We are taken back to the very beginning of John’s gospel, and so back to before the time that the world itself existed. Jesus is not asking here for a return to a heavenly status quo where he can forget that the experiment of the incarnation ever happened; he is praying for a new situation of increased knowledge and glory, where his disciples are included in the relationship between Father and Son, caught up in this mutual giving of glory, like so many mirrors reflecting the eternal light. Jesus is asking for a “new normal”.

That’s a phrase that has been banded about by politicians, doctors, scientists and many others recently. Our lives will take a long time to get back to what we once called ‘normal’; the airline industry has estimated returning to what it was a few months agon in 2022 – 2023, so between now and then we have a ‘new normal’. But if you are anything like me you’ll be wondering, even concerned, about what this ‘new normal’ might be.

To put it simply, we don’t know … nobody does and so naturally we worry about it. So we need to cast our worries on God. Jesus said, “Do not let your hearts be troubled; trust in God, trust also in Me” (John 14.1). And that’s a real message for us to rejoice in. We don’t know how this will all end, but if we put our trust in God it will end well … and all shall be well.

 

Our prayers
We bring before God our concerns for our world: where there is war we pray for peace; where there is sickness we pray for health; where there is despair we pray for hope. Cast all your anxiety on him, because he cares for you.

We pray that you would be active in health care: in the work of doctors and dentists, psychiatrists and psychologists, nurses and administrators, pharmacists and researchers, paramedics and carers. Cast all your anxiety on him, because he cares for you.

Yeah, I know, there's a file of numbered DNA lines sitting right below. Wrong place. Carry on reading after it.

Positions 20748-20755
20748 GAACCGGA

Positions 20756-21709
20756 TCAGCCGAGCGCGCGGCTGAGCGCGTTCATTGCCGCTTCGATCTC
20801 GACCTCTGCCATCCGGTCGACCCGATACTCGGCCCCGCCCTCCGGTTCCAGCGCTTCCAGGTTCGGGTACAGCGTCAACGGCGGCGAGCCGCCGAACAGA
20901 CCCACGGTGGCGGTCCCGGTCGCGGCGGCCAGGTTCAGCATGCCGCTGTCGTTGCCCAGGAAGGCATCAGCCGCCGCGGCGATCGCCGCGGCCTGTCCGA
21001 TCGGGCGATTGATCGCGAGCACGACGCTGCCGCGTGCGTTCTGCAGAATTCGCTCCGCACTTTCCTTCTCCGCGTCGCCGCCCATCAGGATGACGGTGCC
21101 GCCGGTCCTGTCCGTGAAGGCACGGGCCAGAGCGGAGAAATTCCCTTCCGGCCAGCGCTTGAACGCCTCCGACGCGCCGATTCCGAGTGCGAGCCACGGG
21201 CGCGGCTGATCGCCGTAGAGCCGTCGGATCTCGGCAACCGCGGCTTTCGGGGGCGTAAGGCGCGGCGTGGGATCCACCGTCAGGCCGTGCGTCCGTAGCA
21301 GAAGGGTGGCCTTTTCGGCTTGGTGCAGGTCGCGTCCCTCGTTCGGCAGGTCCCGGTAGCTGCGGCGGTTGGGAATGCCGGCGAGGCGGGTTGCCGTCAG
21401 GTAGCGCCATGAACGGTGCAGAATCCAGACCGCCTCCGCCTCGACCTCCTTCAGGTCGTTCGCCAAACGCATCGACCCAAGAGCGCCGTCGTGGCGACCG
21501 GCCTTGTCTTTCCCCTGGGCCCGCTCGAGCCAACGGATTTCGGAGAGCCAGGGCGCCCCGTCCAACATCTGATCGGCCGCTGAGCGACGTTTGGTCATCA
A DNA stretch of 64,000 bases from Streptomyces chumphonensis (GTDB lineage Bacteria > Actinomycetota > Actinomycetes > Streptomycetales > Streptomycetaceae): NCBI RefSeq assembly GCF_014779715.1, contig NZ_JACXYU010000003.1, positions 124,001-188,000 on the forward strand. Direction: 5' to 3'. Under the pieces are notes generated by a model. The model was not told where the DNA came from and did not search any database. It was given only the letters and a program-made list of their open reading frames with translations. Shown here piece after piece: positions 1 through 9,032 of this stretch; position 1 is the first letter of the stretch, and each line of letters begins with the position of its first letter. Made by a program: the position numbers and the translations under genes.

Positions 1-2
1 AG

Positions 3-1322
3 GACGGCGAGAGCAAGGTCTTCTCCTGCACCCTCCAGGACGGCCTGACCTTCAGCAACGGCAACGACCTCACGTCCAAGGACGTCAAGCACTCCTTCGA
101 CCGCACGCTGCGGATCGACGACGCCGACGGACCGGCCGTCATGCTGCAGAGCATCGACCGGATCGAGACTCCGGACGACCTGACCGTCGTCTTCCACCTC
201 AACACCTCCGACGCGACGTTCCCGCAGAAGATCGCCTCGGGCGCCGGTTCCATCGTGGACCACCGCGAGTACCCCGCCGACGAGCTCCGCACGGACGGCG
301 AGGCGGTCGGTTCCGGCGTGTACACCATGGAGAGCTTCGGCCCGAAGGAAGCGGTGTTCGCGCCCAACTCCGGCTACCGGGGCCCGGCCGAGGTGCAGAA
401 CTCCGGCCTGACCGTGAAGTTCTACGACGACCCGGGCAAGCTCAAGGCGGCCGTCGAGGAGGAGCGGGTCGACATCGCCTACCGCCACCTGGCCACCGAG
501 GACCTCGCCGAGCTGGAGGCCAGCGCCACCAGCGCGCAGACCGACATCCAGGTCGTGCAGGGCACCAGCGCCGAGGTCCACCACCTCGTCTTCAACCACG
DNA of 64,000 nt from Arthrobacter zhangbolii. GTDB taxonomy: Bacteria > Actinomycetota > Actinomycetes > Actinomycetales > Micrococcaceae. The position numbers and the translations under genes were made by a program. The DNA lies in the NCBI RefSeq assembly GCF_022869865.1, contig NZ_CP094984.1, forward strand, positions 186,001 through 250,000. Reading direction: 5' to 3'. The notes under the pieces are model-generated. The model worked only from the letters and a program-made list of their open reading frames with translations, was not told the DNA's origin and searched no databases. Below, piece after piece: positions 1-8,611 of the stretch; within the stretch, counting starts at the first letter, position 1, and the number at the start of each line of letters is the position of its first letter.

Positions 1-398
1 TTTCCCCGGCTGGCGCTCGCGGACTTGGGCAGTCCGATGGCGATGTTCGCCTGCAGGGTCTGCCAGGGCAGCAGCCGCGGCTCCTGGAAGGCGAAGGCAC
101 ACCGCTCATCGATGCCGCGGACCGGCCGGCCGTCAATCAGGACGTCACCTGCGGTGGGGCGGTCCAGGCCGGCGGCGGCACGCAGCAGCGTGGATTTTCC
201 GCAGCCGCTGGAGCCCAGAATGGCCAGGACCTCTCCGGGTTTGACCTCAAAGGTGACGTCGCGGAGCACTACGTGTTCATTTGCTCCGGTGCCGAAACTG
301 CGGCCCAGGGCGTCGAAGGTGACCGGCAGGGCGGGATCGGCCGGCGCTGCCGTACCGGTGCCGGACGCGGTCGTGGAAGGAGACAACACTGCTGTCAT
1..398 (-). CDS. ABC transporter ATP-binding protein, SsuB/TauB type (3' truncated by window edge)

Guide our activity in the church: may we find ways to grow even in these difficult times; may we always honour you; may we serve our communities. Cast all your anxiety on him, because he cares for you.
We hold in your love those whom we love: those who are sick; those who are suffering with the Coronavirus; those who are sorrowful; those who need guidance and direction; those who have recently departed this life. Cast all your anxiety on him, because he cares for you.
Come to us, God of glory. Hear us, heal us and shine through our lives. Cast all your anxiety on him,  because he cares for you. Amen.

 

Please join in the Lord’s prayer in whichever version you prefer.

 

Our next hymn is “Forth in thy name O Lord I go. Its number 239, or you can listen to it here: https://www.youtube.com/watch?v=-X-4HRj8llI

 

Today’s final prayer: Lord, may your glory be seen in what I do and who I am. Amen.

 

Some of this service is © ROOTS for Churches Ltd (www.rootsontheweb.com) 2002-2020. Reproduced with permission.